December 2022 Champion

Hayley Blackburn, Pharm.D., BCACP, BC-ADM 

There is no magic pill to cure climate change, but Hayley Blackburn thinks pharmacists should help develop a treatment.

As a licensed pharmacist and a university professor, she says pharmacists are integral to the healthcare system and drug industry and can influence the environmental impact of the manufacturing and distribution systems. And she says pharmacists know the human costs of climate change because they regularly see patients who experience its effects.

“All along that chain — in terms of manufacture, distribution, purchasing, dispensing, recommending medications and ultimately talking with patients — all of that falls in line with where pharmacists already are,” says Blackburn, an associate professor of pharmacy practice at the University of Montana Skaggs School of Pharmacy in Missoula.

Blackburn is putting before her profession a big task, but she says it can handle the job. She says about 10 percent of the US carbon footprint is in the healthcare industry, with a large portion of that footprint directly related to pharmaceuticals. She says pharmacists can recommend drug choices and use this ability to hold manufacturers accountable for their sustainability practices through their choices of products.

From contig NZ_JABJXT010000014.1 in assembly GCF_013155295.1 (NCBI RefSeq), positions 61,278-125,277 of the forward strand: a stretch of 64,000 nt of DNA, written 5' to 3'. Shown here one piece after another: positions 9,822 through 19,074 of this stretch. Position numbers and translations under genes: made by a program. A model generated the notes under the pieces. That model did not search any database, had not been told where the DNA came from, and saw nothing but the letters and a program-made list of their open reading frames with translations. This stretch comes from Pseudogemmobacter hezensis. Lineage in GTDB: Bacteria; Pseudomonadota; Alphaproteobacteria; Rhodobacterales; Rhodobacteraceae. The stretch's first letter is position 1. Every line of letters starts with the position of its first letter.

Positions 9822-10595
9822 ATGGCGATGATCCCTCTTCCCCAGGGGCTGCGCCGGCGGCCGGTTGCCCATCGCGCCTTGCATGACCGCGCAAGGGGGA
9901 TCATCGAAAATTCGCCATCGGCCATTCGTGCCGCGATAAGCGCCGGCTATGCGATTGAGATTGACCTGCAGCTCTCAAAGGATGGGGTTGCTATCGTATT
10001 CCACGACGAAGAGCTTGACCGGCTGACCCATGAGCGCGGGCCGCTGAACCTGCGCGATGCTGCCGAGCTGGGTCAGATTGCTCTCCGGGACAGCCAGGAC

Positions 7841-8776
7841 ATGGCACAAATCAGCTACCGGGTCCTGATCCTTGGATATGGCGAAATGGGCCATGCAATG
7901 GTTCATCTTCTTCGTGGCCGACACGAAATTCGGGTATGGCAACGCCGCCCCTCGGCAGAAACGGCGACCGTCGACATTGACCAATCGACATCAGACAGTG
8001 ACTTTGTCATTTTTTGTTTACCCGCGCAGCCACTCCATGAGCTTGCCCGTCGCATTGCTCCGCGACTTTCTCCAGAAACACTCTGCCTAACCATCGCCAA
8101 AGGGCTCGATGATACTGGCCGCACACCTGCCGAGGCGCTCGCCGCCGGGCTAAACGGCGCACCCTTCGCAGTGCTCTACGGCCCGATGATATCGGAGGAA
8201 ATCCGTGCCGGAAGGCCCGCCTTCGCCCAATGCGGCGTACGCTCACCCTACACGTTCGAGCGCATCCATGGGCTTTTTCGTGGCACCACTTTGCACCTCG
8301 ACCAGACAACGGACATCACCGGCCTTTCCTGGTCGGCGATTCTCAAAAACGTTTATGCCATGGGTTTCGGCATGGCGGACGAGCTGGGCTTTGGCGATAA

“It is kind of surprising that we haven’t been more active as a profession,” Blackburn says. Other healthcare providers, notably doctors and nurses, have led the way, but doctors and nurses do not always have all the knowledge of the pharmaceutical system that pharmacists possess, she says. To help unite the pharmacy profession around this cause, Blackburn and pharmacy colleagues from around the world established Rx for Climate, a web-based community to promote networking, advocacy, and education within the profession.

In an editorial in the Journal of the American College of Clinical Pharmacy in 2021, Blackburn and colleagues put it this way: “The fact that these health issues are too large and too complex for any individual or profession to fix alone does not mean that pharmacists can ignore them.”

Blackburn also sees an opportunity for individual pharmacists to make a big difference in responding to the health impacts of climate change. “There are a lot of places, especially in Montana and other rural states, where pharmacies are the nearest and most accessible places for health services,” she says. This puts pharmacists on the front lines, working with some of those at highest risk of experiencing climate-related harms, and making them key partners to help minimize those health impacts.